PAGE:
Prevailing thought from scholars, policy makers, and international affairs enthusiasts alike is that Russian influence and importance is waning in the world. While Moscow might not have the “superpower” status of the Soviet Union any longer, it is still a force to be reckoned with on the international stage. Although the emphasis is on the countries with rising economic might, such as China, India, Brazil, or Turkey, it is imperative not to understate the power of Russia to influence the world. As the last year has demonstrated, Russia is very much alive and relevant.
In mid-April of 2013, America was victim of a tragedy. The bombing of the Boston Marathon was the first jihadist terrorist attack on U.S. soil after 9/11. The perpetrators of the attack, the Tsarnaev brothers, had links to both Russia and Chechnya. The elder brother, Tamerlan, had visited Russia for six months the previous year. In investigations by U.S. intelligence after the attack, there were questions about what Russia knew about the man and whether they withheld information. The FSB (Russia’s security service) frustrated the FBI during the process and questions arose again about whether cooperation between these two vaunted security agencies were as stable as once believed.
Next comes a man by the name of Edward Snowden. Snowden, the NSA leaker who revealed the indiscriminate spying on millions of Americans by the U.S. government, was immediately searching for a new home after revealing this scandal in Hong Kong. Only a few countries were willing to offer him asylum – naturally, those countries against the ‘Washington Consensus’. However, Russia also ended up offering Snowden asylum, to the surprise of many. Russia’s rationale, that it doesn’t have an extradition treaty with the U.S., was not a sufficient excuse to continue to harbor him. Snowden represented a piece of symbolism for Mr. Putin. While questions remain about whether or not Russian authorities extracted information from Snowden, he clearly held little strategic value to Russia beyond that. If anything, continuing to keep him in Russia represented a foreign policy headache that unnecessarily aggrieved the U.S. However, Snowden also represented an opportunity for Putin to lend support to the hypocrisy of the U.S. For a country that lectures to others about transparency, accountability, and civil liberties, the behavior of the NSA (and by extension, the U.S. government) certainly was contradictory to that. It was an easy way for Putin to support the cause that Snowden was championing.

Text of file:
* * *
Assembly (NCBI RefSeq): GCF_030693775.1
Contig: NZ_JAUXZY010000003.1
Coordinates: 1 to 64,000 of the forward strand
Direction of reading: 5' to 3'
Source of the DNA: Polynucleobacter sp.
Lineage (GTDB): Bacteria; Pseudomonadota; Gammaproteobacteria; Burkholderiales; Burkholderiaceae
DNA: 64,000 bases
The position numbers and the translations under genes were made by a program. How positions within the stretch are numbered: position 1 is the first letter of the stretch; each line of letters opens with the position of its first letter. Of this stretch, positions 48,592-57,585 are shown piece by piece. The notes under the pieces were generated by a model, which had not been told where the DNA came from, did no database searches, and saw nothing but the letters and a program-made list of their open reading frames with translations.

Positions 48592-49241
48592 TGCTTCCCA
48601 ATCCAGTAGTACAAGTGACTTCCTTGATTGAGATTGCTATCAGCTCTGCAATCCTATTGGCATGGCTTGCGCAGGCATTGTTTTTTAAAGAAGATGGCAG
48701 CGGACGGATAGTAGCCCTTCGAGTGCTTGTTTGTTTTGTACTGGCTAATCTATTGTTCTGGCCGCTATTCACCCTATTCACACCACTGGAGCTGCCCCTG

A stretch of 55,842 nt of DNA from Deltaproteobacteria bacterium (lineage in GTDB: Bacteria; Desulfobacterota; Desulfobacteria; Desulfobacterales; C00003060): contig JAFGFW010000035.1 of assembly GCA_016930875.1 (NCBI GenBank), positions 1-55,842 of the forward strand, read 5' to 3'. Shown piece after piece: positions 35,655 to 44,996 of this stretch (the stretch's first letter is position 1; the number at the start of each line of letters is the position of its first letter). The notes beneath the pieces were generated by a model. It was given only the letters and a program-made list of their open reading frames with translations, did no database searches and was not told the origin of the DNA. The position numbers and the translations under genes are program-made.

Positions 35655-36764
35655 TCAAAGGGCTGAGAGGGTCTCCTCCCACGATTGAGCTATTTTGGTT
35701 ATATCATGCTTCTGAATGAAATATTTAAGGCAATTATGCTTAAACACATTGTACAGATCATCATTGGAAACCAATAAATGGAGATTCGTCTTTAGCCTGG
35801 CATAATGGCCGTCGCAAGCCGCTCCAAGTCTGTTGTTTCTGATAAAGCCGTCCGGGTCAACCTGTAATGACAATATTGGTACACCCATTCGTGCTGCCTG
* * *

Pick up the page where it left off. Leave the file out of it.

The Syrian Civil War had been going on for over two years, with the fighting accentuating with each passing day. From April of 2013 on, the fighting had intensified to the point that the U.S. had to take notice. President Obama, earlier that year, had even made the comments of his “red line” being Assad’s use of chemical weapons. While he was accused of using them in the Spring of 2013, it was not conclusive enough for the U.S. to act. However, later that summer, the U.S. had concluded that Assad had crossed the line and was pondering how to respond. Obama, an anti-interventionist, clearly was under pressure to respond and back up his words from earlier in the year. With each day passing, he looked worse and worse on the world stage. Russia, a member of the UN Security Council, vetoed any resolution authorizing military intervention, along with China. This again demonstrates Russia’s authority in the world affairs, as a member of the “P5”. However, in September, Putin threw Obama a lifeline to resolve the Syrian crisis. In the end, it bailed out Obama and made Russia and Putin look like saviors for salvaging a crisis. Russia always had the power to act, as an ally of Assad, and they leveraged that into their plan to aid in the removal of chemical weapons. While Obama happily accepted not having to intervene in Syria, he couldn’t have helped but be slightly embarrassed at the prospect of Putin saving him and basking in the glory of doing so.
Finally, we have the crisis in the Ukraine. Though Russia’s stakes are clearly high in this matter, much higher than those of the U.S. or EU, the latter two powers still attempted to exert their power to convince Putin not to intervene. They launched preemptive threats at Putin, which he naturally ignored. After Russia put boots on the ground, the U.S. and EU again threatened Putin with sanctions, removal of the G-8, trade/travel embargoes, etc. Again, Russia has acted in its own interests despite these threats, as Putin has demonstrated he is not going to acquiesce to the requests of the West.
What do all of these key international affairs stories tell us? Of course, that Russia marches to the beat of their own drum and still possesses the political clout to do so, despite “waning” influence. They still make noise on the world stage and get the world to focus their attention on them. They still possess power to use their soft and hard power to influence the most critical of world events. Had that reputation been declining since the end of the Cold War, the past year has certainly reawakened the concept.